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Author Topic: ING children's book about banks and made up money  (Read 774 times)
Sukrim
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June 14, 2013, 09:11:07 AM
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"Money quote" (Little Leo has painted his own money and wants to deposit it at a bank):
Quote
Mr Bank smiled, even though he didn’t have a mouth. “I’m afraid I can’t
accept that money, little Leo. Nobody will be able to pay with money you’ve
created yourself.”

http://www.ing-nextgenerationbanking.com/book/

The "history of money" section implies somethow that there is still a gold standard...
Also interesting is that the answers about what a bank does are very biased towards a modern western standpoint (=charging interest on credits) + handing our credit money, not speculation. If you published this book in some former times, you might get into quite some trouble, as interest equals usury... Roll Eyes

Lastly people in poor countries are apparently poor because they don't know how to earn money, and they are so stupid that they need 9 year old kids from places where people know how to earn money to help them.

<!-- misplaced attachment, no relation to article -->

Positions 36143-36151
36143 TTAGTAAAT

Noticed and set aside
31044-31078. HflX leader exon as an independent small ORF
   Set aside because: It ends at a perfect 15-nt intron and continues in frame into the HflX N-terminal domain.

I'm not too sure if this relates 100% to Bitcoin, as it talks about made-up money and some theories behind I thought it might be interesting and also might help some discussions about Bitcoins. For example, how would they fit into the book's description of "money"?

https://www.coinlend.org <-- automated lending at various exchanges.
https://www.bitfinex.com <-- Trade BTC for other currencies and vice versa.
Mail me at Bitmessage: BM-BbiHiVv5qh858ULsyRDtpRrG9WjXN3xf
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June 14, 2013, 09:30:39 AM
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Also interesting is that the answers about what a bank does are very biased towards a modern western standpoint (=charging interest on credits) + handing our credit money, not speculation.

What's the difference  Huh

Either way, banking today doesn't work like that anymore, as money is created by handing out credit.

If you published this book in some former times, you might get into quite some trouble, as interest equals usury... Roll Eyes

Even Islamic Banking allows mediating loans and savings with fees (aka "interest"). Maybe a more modern circumscription of the term "usury" would be socialism for the rich, i.e. the rich lobby that they don't have to carry the appropriate risk for their investments, i.e. they can privatize profits but socialize losses.

I'm not too sure if this relates 100% to Bitcoin, as it talks about made-up money and some theories behind I thought it might be interesting and also might help some discussions about Bitcoins. For example, how would they fit into the book's description of "money"?

It would fit well, as you said:

The "history of money" section implies somethow that there is still a gold standard...

...a property which Bitcoin emulates.

https://localbitcoins.com/?ch=80k | BTC: 1LJvmd1iLi199eY7EVKtNQRW3LqZi8ZmmB
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